The Colourful Conciliation in Alice Walker’s The Color Purple

The Color Purple is a rewriting of the powerful patriarchal order existed in the Afro-American community. The age old struggle for liberation and assertion of individuality as a human being is a terrible battle waged by the Black community in the colonized communities, particularly in the White dominated societies. The coloured people are always an object of ill-treatment and sexual harassment. Even the evangelical people also misused the natives. But the Harlem Renaissance opened new vistas for counter propaganda. Many glittering literary luminaries from the Black community emerged and fought a battle for the noble and necessary causes. Alice Walker thus depicts the saga of the oppressed in a powerful way and it has created a momentum in the history of the struggle of the Afro-Americans. The protagonist and her stepson’s wife react to the oppression in exactly opposite ways. While one is a silent sufferer, the other one is a powerful fighter. The novel is most obviously the story of Celie’s changing fortunes from oppression to liberation. Though through a different approach, Harpo the young black native also reaches conciliation, and it is in tune with the women folk’s liberation ventures.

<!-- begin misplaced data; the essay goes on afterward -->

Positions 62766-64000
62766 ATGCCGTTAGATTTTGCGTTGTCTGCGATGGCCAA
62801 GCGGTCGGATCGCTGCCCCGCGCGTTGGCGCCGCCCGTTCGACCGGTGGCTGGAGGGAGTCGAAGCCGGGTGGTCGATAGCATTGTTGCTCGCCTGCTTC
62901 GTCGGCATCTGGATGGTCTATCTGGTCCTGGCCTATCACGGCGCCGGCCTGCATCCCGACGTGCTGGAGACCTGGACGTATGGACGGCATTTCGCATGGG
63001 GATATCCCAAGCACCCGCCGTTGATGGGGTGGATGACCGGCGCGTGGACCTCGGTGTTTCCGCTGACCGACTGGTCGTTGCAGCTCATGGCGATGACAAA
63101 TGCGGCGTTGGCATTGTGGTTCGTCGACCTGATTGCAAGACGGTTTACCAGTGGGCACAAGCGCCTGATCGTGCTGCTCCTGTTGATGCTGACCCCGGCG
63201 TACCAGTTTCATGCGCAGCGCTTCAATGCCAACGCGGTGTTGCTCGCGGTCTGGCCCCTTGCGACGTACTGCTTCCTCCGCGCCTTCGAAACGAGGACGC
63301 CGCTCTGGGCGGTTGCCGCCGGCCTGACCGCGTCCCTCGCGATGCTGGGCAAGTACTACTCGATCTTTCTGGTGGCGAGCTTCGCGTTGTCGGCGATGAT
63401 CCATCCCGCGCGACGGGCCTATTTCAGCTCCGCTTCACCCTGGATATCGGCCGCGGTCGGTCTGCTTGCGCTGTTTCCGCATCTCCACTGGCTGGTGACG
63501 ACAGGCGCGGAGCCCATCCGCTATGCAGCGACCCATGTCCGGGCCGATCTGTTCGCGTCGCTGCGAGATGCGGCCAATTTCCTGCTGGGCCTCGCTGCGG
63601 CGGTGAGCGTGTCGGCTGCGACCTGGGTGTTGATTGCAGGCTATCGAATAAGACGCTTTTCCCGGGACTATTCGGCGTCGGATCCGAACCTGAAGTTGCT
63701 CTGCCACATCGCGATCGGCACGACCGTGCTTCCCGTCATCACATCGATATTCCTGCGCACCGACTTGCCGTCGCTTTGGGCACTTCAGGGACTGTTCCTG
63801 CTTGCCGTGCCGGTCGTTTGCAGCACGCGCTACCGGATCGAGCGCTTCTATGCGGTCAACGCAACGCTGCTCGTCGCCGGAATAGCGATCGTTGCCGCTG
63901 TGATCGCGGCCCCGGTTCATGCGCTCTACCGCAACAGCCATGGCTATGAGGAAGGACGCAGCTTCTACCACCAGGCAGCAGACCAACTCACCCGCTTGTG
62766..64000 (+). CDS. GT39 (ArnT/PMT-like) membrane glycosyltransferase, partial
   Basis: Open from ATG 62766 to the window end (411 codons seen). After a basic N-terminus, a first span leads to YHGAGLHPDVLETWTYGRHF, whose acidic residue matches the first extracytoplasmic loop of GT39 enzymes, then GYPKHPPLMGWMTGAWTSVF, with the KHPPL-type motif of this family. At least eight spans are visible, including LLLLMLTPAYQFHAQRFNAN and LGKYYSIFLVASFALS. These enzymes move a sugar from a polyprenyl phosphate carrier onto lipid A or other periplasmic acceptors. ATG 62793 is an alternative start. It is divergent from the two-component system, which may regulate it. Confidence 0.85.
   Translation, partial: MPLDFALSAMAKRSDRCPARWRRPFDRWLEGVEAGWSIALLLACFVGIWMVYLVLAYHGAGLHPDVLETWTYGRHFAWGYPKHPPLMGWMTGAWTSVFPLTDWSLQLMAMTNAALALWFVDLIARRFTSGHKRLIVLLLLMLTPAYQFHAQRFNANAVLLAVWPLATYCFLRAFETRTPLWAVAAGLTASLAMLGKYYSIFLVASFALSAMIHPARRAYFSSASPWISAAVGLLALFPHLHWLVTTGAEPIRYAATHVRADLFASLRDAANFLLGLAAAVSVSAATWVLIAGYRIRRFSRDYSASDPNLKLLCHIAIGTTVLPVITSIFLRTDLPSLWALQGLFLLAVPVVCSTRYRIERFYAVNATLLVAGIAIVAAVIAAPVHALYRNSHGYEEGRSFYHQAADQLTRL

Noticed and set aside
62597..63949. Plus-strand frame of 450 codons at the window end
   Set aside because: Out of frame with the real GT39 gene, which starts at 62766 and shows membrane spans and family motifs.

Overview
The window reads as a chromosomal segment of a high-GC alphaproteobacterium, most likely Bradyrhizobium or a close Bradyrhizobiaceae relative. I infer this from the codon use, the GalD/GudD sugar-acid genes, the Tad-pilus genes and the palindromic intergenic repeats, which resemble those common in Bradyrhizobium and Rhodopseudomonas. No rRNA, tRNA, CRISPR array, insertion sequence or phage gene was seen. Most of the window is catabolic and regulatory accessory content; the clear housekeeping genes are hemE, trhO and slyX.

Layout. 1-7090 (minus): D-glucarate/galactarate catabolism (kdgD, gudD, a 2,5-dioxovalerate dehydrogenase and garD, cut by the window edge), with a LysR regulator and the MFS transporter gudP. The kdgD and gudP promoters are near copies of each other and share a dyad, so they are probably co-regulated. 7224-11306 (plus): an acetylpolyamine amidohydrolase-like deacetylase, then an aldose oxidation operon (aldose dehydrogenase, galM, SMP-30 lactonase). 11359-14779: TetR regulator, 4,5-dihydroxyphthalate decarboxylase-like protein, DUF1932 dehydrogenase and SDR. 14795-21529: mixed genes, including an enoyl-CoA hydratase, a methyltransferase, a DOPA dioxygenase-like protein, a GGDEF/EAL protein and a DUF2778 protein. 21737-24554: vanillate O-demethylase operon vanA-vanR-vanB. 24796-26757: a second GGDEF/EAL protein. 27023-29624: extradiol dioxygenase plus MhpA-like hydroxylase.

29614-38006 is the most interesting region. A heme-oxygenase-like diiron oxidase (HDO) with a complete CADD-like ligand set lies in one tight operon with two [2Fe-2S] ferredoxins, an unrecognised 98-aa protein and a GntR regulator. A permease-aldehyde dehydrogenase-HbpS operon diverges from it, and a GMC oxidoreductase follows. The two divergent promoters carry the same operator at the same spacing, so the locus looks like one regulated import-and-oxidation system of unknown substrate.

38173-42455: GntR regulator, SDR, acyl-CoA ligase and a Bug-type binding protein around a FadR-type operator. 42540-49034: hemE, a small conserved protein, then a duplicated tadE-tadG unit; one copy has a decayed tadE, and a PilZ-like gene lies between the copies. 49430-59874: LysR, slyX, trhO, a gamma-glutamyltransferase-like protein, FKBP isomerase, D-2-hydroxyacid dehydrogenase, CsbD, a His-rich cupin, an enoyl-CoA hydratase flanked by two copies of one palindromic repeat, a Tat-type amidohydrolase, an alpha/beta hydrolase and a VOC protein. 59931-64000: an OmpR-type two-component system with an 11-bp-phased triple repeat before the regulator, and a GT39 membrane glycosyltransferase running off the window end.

Aim of the article

Alice Walker’s The Color Purple (1983) is an outstanding work of a leading Afro American woman. In this lovely painful fictional work, rape, racial and social oppression and colonialism play a very significant role. Celie the protagonist is a silent sufferer. This article aims to establish that silence just like resistance is also a powerful weapon for the liberation of the traditionally oppressed black women.

Keywords: Oppression, liberation, resistance, colonialism & black writing.